Given that my last photo calendar was a critically acclaimed success, with sales in excess of a dozen copies, I’ve decided to put one together for the coming year, which I am given to understand has been designated “2011.”
I’ve decided to collect a dozen plus one (the cover) of my images featuring one of the most obvious but not-always-remarked-on features of the desert: that great inverted bowl we call “the sky.”
You can also leaf through a low-res version of the calendar at that page, and plus! You can see (and even buy high-quality prints of, should you wish) higher-res versions of the relevant images each on their own page: January,
I confess October is a special favorite of mine, though officially I love them all equally.
So I was sitting in Searchlight, Nevada at the Nugget, talking to the bartender, and this guy comes in with a big fat Labrador retriever, walks up to the bar. He says to the bartender, “My dog wants to buy a round for the house.”
The bartender gives him the hairy eyeball, then looks at the dog. The dog wags his tail happily, then barks. Bartender says “We don’t run tabs. Your dog’ll have to pay up front.” You know, thinking he’s called the guy’s bluff.
But the guy leans over the dog, slides his collar around — which I suddenly notice has huge gems on it, rubies and emeralds set in gold — zips open a compartment and pulls out a small roll of thousand-dollar bills. He peels one off, hands it to the bartender, and puts the rest back into the dog collar. The house gets a round while the waitress runs over to the casino teller to get change.
Dog comes over to me, and I pet him for a second, the man watching me closely — making sure I don’t pocket the collar, most likely. I look up at him and start to ask but he cuts me off. “Why’s my dog so rich, right? That’s what you wanna know?” I nod.
He takes a sip of the beer the bartender hands him, sets it back on the bar. “Couple years back I was heading to Vegas on Route 95. It was only about ten am, but it was already hot as hell, 120 degrees. I’m doing maybe 65, not in any hurry and right around the turnoff to Laughlin I see this guy, skinny as a rail, running back and forth in the desert all confused. I figure he’s lost and he’s sure as hell gonna die by afternoon so I pull over, back up about a hundred yards to where I saw him. When I get out of the car he comes charging up to me, whimpering and crying, scared out of his wits. No collar, no tags, nothing.”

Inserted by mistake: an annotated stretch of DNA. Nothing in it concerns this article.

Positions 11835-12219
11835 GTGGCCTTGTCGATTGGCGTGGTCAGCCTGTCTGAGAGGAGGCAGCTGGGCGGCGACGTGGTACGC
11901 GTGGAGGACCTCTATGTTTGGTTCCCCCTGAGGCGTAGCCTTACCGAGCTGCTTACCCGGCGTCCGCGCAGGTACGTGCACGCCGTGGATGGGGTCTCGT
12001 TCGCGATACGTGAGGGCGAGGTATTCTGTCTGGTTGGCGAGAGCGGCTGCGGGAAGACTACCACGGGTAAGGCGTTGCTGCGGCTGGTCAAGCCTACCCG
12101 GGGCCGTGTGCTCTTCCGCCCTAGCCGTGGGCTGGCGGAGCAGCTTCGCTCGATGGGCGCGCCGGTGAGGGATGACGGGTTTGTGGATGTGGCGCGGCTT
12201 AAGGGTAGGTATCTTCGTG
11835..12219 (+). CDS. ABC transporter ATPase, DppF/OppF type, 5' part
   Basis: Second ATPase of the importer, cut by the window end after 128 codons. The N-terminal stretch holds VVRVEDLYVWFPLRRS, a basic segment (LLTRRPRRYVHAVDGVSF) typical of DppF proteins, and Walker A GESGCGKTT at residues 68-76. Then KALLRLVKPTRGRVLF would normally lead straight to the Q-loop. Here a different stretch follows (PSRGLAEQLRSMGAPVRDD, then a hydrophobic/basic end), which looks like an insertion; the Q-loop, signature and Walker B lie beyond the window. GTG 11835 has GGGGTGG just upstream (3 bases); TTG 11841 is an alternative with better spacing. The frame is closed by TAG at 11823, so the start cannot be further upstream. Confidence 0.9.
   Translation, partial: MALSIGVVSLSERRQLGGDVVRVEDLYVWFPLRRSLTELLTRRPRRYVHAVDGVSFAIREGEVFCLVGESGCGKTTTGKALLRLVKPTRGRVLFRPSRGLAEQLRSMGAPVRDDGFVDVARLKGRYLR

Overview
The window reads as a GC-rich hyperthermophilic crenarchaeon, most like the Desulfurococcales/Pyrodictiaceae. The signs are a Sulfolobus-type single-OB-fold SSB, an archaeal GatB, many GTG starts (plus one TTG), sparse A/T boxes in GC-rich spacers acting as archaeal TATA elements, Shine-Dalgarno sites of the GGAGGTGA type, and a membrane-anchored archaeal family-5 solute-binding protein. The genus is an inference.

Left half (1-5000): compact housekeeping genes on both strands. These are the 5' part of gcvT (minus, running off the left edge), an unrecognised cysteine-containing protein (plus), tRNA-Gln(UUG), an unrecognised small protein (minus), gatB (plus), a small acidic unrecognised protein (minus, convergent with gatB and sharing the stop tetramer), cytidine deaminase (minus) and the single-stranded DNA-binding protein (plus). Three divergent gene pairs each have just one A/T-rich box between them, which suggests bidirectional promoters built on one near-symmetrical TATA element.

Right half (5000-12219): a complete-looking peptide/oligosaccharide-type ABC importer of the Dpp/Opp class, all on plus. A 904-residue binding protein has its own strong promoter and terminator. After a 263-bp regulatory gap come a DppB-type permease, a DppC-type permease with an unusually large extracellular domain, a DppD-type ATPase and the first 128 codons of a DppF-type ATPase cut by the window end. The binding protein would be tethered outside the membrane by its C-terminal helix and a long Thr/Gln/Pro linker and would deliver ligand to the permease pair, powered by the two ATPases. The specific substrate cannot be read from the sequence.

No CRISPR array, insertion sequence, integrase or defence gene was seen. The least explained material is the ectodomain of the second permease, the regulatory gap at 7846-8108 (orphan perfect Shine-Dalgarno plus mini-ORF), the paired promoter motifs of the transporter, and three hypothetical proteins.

“Someone dumped him there?” I ask.
“Yeah, probly. Anyway, I’m in no position to take care of a dog, you see — lived in a trailer back then, no room — so I get my cell phone and call animal control. I tell them I found this guy and can they come get him.
“The woman on the phone asks if I’m sure he doesn’t belong to a neighbor or something, so I say ‘Look, lady, there’s nothing out here but tortoises and creosote. He’s in the middle of the desert, he has no idea what he’s doing out here, and he just clearly doesn’t belong.’” He shakes his head, takes another long swig off the beer.
“So what happened?” I ask, a little impatiently.
He wipes his mouth on his sleeve, swallows. “Feds gave him a two billion dollar solar grant.”
I am thinking of, and missing, some who have passed.
The love of my life (four-foot division):
Jonathan “Basketball Jonathan” Montague, a street fixture for decades in Berkeley and a frequent visitor at the Ecology Center.
Bill Stack, who took me in as a teenage drifter and taught me how to play guitar.
The two tortoises killed so far by construction at the Ivanpah SEGS site.
My elders in the political and activist world: Jake Kramer, Charlie Haynie, Ed Powell, David Brower, Hazel Wolf, Harriet Allen, Frank Cedervall, Dave Dellinger, Igal Roodenko, Jim Peck, Mitch Snyder.
No grandiose conclusion here, except that I am privileged to have known them all and more than them, and I am grateful, and I wish that I could talk with them again.